Journal of Endocrinological Investigation

, Volume 37, Issue 4, pp 323–329

Impact of overweight and obesity on obstetric outcomes

Authors

    • Department of Obstetrics and GynecologyCatholic University of the Sacred Heart
  • A. Lanzone
    • Department of Obstetrics and GynecologyCatholic University of the Sacred Heart
Review

DOI: 10.1007/s40618-014-0058-9

Cite this article as:
Triunfo, S. & Lanzone, A. J Endocrinol Invest (2014) 37: 323. doi:10.1007/s40618-014-0058-9

Abstract

Abnormal nutritional status is an increasingly common complication in developed countries and, as reproductive age women are a part of this trend, the effect of maternal obesity on the pregnancy and neonate must be investigated. Pregestational obesity or overweight condition or an excessive gestational weight gain can be an independent risk factor for feto-maternal complications and long-term risks in adult life for the fetus. The selected risks include infertility, miscarriage, congenital anomalies, hypertensive disorders, gestational diabetes, intrauterine fetal death, macrosomia, and delivery complications. From an etiological point of view, the causes of the adverse outcomes include maternal body habitus, proinflammatory state of obesity, and metabolic dysfunction. Actually, a weight management guidance for obese pregnant women is limited, recommending a gain between 5 and 9 kg during the pregnancy period, while weight loss is discouraged. Mainly, therapeutic approach is prevention using specific programs of reducing weight before pregnant status. In addition, mechanistic studies, in animal models especially, have identified potential areas for intervention which might limit adverse risk factors for obesity from mothers to infants during pregnancy. In this article, a review of the literature on selected obstetrical risks associated with maternal overweight and obesity has been performed and both the target prevention and management strategies have been assessed.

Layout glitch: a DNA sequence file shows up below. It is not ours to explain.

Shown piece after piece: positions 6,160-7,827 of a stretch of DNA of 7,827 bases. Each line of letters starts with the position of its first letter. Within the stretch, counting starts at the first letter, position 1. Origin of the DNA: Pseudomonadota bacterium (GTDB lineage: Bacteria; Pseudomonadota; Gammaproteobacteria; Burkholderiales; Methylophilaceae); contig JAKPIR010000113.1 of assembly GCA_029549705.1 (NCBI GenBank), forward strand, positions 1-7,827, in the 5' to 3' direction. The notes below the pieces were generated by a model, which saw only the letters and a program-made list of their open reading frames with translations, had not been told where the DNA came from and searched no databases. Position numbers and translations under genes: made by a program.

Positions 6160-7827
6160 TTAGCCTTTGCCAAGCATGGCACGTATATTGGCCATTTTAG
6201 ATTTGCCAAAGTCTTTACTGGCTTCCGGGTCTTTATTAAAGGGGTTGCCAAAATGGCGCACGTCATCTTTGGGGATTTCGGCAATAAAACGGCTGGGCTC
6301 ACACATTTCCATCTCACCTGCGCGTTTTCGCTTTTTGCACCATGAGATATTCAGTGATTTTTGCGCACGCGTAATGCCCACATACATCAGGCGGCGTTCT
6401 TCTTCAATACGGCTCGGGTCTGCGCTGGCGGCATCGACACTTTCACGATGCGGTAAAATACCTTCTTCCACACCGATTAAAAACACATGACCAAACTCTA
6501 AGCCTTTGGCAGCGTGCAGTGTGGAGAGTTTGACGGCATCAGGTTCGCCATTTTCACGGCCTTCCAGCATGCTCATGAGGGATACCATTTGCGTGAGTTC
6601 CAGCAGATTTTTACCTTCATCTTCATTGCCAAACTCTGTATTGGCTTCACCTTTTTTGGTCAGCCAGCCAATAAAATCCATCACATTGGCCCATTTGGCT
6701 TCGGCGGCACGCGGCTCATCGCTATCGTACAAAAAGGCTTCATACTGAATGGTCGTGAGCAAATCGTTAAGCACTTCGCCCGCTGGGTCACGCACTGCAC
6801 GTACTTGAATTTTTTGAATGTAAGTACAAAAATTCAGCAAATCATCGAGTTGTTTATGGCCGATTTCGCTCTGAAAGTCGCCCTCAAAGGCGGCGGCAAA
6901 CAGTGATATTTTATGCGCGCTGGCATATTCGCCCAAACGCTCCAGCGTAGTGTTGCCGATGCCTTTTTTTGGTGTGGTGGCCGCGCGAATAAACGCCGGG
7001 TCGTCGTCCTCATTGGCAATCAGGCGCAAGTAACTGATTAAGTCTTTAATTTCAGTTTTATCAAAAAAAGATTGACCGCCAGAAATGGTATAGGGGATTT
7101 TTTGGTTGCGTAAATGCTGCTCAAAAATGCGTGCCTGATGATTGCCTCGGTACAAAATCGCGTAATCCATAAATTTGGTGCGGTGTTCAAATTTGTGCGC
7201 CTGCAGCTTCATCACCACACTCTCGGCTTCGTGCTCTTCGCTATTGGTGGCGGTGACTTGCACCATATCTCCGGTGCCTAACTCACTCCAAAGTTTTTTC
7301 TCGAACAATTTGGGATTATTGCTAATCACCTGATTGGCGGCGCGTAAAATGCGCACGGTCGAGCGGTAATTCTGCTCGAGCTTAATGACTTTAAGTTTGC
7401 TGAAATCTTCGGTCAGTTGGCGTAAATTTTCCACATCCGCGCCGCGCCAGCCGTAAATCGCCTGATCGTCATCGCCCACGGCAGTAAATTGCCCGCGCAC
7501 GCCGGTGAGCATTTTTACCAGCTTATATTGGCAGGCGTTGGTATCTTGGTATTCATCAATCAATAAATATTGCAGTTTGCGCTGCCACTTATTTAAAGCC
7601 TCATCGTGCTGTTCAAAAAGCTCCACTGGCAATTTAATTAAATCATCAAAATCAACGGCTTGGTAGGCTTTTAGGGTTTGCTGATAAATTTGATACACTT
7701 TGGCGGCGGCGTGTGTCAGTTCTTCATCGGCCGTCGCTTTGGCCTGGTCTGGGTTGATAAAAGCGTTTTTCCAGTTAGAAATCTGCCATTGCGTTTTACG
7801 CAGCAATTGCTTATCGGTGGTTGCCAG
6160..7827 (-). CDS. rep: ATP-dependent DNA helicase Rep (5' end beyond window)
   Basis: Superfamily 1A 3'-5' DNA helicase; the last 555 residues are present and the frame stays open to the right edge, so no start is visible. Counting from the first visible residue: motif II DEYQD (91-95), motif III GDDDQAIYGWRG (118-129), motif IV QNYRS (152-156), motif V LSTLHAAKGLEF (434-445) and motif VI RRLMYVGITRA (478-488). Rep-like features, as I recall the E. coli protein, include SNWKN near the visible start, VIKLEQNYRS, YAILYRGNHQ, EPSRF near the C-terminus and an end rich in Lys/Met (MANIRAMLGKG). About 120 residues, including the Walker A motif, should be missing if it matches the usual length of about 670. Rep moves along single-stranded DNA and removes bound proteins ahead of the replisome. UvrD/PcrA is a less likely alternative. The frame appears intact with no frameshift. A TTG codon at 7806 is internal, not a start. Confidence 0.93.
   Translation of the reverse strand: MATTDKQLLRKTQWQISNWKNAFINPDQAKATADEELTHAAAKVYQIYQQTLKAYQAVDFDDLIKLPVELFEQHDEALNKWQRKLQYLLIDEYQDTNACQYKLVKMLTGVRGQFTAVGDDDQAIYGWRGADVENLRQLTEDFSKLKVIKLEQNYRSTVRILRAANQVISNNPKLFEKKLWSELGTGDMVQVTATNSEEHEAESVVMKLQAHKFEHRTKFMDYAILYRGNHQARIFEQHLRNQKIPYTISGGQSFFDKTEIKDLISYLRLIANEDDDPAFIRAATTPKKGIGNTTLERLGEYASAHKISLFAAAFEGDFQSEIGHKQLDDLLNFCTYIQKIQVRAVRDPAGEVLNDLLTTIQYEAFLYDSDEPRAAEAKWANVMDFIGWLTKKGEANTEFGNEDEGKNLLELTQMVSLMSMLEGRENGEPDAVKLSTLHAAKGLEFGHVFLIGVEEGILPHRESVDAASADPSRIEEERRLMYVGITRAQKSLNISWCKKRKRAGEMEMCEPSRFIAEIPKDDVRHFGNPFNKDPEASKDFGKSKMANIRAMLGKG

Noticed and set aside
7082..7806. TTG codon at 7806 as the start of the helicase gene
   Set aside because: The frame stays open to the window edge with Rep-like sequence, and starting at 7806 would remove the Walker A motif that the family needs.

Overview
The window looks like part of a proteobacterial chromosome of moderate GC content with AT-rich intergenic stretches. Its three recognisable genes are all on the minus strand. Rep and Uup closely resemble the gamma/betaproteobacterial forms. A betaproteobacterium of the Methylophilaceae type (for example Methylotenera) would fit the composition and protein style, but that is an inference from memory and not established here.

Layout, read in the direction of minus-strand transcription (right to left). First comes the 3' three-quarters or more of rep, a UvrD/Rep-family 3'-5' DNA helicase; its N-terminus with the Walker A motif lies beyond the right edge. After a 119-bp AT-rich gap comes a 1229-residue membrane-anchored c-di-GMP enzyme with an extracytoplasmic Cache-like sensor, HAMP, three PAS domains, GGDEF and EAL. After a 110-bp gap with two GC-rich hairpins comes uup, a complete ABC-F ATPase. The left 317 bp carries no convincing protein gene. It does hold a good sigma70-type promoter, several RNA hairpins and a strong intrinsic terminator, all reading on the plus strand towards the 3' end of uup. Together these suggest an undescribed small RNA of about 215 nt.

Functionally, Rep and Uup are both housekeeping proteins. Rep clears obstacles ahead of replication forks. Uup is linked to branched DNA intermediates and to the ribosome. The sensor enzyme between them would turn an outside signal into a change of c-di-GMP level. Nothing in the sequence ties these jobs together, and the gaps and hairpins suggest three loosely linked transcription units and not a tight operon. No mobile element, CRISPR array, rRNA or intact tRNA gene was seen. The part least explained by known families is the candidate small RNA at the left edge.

Keywords

OverweightObesityPregnancyAdverse perinatal outcomePrevention

Copyright information

© Italian Society of Endocrinology (SIE) 2014